HOW TO DEAL WITH THE ‘DARK SIDE’ OF BLOGGING

A FEW months ago, I considered quitting blogging.

Wrapping my creative baby up and taking her away from the online world.

It happens every so often. Four years into Pouting In Heels and I’m well aware that every so often, when things turn a darker shade, I find myself in the ‘should I quit?!’ position.

I didn’t of course. And honestly, I’m not actually sure how I could.

Because blogging has been a life changer for me. It’s made me a better writer, a better photographer and hopefully, a better person. So much so that I’m even writing a book about it.

Over the years, I’ve often written about the best bits of blogging and how to avoid certain pitfalls, but this is the first time I’ve written about the ‘other stuff’.

The stuff that will – at some point – confront most, if not every blogger on their creative path.

We all hope that our blogging world will only be filled with positivity, light and amazing opportunities. And thankfully, for me, this has mostly been the case.

But sometimes things happen and rock our blogging bubble. Pop it even.

So let’s talk about it…


 

Dark side of blogging

 

THE ‘I’M NOT GOOD ENOUGH’ IMPOSTER

This imposter can rear it’s ugly head at any time in our lives, but there’s something about blogging that really opens the door to it, welcoming it in with open arms.

When you first start a blog, you’re excited, passionate and fired up to make it the best it can be. And it’s wonderful!

You get comments, your first shares, you find your blogging feet and things look rosy. But after a while, your vision expands and you begin to notice the other bloggers.

Amazing blogs with awards, high stats and amazing campaigns. You start to compare yours – even though you know you shouldn’t – and you lose your blogging mojo. You start to feel the passion drain. And then you feel like you’re sinking.

Prime time for the imposter to enter… “You’re not good enough. Forget it. Give it up. You’re a loser.”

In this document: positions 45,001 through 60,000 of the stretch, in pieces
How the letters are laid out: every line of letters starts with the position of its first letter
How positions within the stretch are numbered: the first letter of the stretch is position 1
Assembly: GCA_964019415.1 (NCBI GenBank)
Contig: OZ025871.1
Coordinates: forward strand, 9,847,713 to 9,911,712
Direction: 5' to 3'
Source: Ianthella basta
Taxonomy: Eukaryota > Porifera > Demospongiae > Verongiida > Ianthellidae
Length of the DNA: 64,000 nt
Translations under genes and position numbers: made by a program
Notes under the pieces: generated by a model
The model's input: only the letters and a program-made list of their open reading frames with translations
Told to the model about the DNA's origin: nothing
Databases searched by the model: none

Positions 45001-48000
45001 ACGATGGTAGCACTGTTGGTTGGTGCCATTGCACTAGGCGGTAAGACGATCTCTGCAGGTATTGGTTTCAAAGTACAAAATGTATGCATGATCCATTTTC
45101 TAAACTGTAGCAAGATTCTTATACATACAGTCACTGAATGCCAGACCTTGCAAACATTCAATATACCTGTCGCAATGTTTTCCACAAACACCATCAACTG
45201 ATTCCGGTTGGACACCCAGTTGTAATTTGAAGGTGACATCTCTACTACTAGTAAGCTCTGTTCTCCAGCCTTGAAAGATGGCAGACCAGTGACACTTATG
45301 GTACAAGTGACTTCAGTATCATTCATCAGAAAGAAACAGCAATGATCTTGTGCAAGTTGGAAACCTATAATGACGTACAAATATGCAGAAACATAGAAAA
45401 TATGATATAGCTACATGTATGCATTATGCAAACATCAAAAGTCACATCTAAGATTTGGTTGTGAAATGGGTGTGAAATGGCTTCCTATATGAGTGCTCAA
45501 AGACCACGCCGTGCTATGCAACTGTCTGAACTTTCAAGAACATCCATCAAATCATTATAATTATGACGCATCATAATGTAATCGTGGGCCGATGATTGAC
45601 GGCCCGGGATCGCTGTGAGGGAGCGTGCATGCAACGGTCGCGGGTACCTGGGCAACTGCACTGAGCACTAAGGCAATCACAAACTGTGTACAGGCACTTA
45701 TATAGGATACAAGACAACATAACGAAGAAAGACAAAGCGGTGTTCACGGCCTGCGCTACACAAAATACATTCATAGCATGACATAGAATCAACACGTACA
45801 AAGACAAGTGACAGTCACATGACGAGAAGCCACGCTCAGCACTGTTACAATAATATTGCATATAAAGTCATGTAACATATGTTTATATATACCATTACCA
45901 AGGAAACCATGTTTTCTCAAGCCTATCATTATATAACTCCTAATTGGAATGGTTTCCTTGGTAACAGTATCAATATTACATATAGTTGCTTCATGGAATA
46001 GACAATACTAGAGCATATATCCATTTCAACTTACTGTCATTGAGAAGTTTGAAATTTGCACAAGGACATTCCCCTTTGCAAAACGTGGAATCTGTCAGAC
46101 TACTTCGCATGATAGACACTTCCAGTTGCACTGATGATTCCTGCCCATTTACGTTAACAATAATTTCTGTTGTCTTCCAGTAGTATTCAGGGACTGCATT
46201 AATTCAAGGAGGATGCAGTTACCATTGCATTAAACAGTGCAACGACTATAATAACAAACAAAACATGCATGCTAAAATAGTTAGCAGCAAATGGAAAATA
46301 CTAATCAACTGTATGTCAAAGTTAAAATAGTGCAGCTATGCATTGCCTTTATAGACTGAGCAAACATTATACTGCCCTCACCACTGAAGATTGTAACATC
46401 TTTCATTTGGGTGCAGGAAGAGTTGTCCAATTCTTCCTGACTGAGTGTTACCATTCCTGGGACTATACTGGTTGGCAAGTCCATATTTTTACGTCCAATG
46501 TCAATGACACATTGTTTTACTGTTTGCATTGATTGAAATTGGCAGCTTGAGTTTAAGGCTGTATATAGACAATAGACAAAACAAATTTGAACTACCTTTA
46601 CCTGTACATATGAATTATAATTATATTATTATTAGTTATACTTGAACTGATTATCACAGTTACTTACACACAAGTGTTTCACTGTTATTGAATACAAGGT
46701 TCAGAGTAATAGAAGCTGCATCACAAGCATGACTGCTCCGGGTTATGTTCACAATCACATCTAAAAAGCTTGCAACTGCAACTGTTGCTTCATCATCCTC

Best way to tackle it? Tell it to shut the *bleep* up and keep on trucking on. Expect it to visit, expect the imposter to knock you off balance, accept the wobbles and move on.

(And know that every one of us occasionally thinks it too.)

 

EXPERIENCING ‘UNPLEASANTNESS’ FROM OTHER BLOGGERS

This has only happened to me a little, but more than anything, it is this darkness that has shaken me to my blogging core. The thing which has upset me more than anything else.

In four years, I’ve had one blogger ‘un-friend’ me and go out of their way to badmouth me to other people. I’ve had a couple of bloggers – whom I thought were good friends – distance themselves from me for no reason. I’ve even had a blogger question my motives for blogging.

All of this has been pretty horrid at times.

The blogging community is growing larger by the day and in the main, most bloggers are good souls. But at some point, it happens. Someone gets pissed with your behaviour. Someone who was a friend, attacks you for no reason. Someone thinks you’ve got a bit too big for your boots.

And it’s not nice, but it is part of blogging life.

I’ve learned over the past twelve months that the best way to tackle the unpleasantness, is to seek out the ‘good eggs’ and stick with them.